Don't let deployments catch you by surprise
By Lt. Col. Andrew Lambert, 45th Civil Engineer Squadron commander
/ Published September 13, 2007
PATRICK AFB, Fla -- --
Deployments rarely catch us by surprise. Typically, we have time to react, adjust our thinking and formulate a survival plan. Those remaining behind must adjust, yet we often simply react with little or no forethought given to our survival plan.
Each member of the wing may be impacted as we watch someone deploy; care for a deployed member's spouse or shoulder a co-worker's duties along with their own.
As the operations tempo of the Air Force increases, many members feel overwhelmed. Survival requires a re-focusing to push back the "fog of war" and allow for deliberate actions and choices.
Three words can make a difference: attitude, direction and teamwork.
Attitude is a powerful factor and even more important during deployments when those left behind to maintain the mission and readiness for war. Positive attitudes allow greater accomplishments than negative ones. It comes in many forms. The class clown brings laughter and fun to what otherwise might be drudgery in everyday situations. The person who believes "many hands make a light load" gets everyone home sooner and leaves a positive impact. The member who tackles the job normally done by a deployed co-worker shows great attitude.
Direction is applying effort and positive attitude to the task at hand. The wing's mission is to assure access to the high frontier and support global operations. While everyone must be in synch with the mission, each group, squadron and individual person's responsibilities are substantially different. And that is where the rubber meets the road: each team member must understand how their job contributes to their unit's critical tasks.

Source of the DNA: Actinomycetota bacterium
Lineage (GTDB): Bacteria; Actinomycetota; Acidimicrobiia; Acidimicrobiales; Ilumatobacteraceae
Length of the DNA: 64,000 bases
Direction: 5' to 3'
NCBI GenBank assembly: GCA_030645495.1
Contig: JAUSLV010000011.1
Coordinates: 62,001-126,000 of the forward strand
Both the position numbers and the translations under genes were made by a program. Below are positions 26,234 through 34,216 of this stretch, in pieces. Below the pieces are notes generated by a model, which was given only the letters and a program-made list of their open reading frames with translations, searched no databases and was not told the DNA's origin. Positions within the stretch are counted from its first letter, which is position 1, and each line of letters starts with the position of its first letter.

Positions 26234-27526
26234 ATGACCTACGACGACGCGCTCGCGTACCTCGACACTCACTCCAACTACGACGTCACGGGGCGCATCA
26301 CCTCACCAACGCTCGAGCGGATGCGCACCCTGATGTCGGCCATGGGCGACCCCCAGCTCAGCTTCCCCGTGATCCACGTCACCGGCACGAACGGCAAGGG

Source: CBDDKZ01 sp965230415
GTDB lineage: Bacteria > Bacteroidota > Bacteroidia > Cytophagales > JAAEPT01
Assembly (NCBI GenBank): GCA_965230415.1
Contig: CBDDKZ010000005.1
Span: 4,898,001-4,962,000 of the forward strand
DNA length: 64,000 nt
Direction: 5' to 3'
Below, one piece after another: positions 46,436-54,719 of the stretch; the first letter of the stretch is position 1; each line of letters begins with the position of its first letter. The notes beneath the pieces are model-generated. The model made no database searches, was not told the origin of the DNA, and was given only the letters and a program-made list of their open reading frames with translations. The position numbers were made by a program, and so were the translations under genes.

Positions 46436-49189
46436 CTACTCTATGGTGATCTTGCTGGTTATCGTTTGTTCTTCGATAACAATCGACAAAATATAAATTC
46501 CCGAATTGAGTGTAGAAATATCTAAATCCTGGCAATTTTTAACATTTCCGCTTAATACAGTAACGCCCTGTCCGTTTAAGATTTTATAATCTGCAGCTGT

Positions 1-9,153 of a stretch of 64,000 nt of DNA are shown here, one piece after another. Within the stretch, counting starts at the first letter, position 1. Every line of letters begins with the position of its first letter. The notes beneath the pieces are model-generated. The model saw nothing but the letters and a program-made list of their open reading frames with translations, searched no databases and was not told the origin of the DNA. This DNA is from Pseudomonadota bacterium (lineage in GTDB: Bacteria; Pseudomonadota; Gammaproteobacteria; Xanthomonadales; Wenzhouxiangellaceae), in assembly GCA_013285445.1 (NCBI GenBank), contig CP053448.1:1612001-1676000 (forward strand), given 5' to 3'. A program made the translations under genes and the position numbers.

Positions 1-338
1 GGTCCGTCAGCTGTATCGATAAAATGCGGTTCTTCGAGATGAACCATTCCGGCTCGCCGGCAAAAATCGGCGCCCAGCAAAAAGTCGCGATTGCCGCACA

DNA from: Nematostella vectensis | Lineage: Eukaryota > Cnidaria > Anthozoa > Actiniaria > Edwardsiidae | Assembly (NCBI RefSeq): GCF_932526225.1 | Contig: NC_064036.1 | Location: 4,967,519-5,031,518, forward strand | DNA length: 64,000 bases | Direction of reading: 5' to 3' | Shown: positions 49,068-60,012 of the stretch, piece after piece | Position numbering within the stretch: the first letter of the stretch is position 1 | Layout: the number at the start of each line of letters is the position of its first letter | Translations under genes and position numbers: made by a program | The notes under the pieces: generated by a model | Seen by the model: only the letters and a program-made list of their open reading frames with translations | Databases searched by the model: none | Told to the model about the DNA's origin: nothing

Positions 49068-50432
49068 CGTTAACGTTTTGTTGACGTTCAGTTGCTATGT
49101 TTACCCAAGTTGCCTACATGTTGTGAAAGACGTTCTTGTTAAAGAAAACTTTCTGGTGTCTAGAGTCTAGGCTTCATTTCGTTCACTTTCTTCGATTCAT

Teamwork is all service branches working toward a singular national objective. Teamwork may also be one unit aiding another as they ready payloads, boosters and space vehicles. Or it may be someone reaching out to another who needs to vent; or someone acting as a designated driver. Taking care of each other during stressful times is the starting place for teamwork. Pulling together in a cohesive manner is the finishing touch.
As wing members continue to deploy, we must maintain the mission and care for our people.
There will be a greater sense of camaraderie; the satisfaction of contributing to the mission; and a sense of accomplishment stemming from investing in individuals. Surviving deployments requires a kit jam-packed with tools, three of which are essential for success: attitude, direction and teamwork!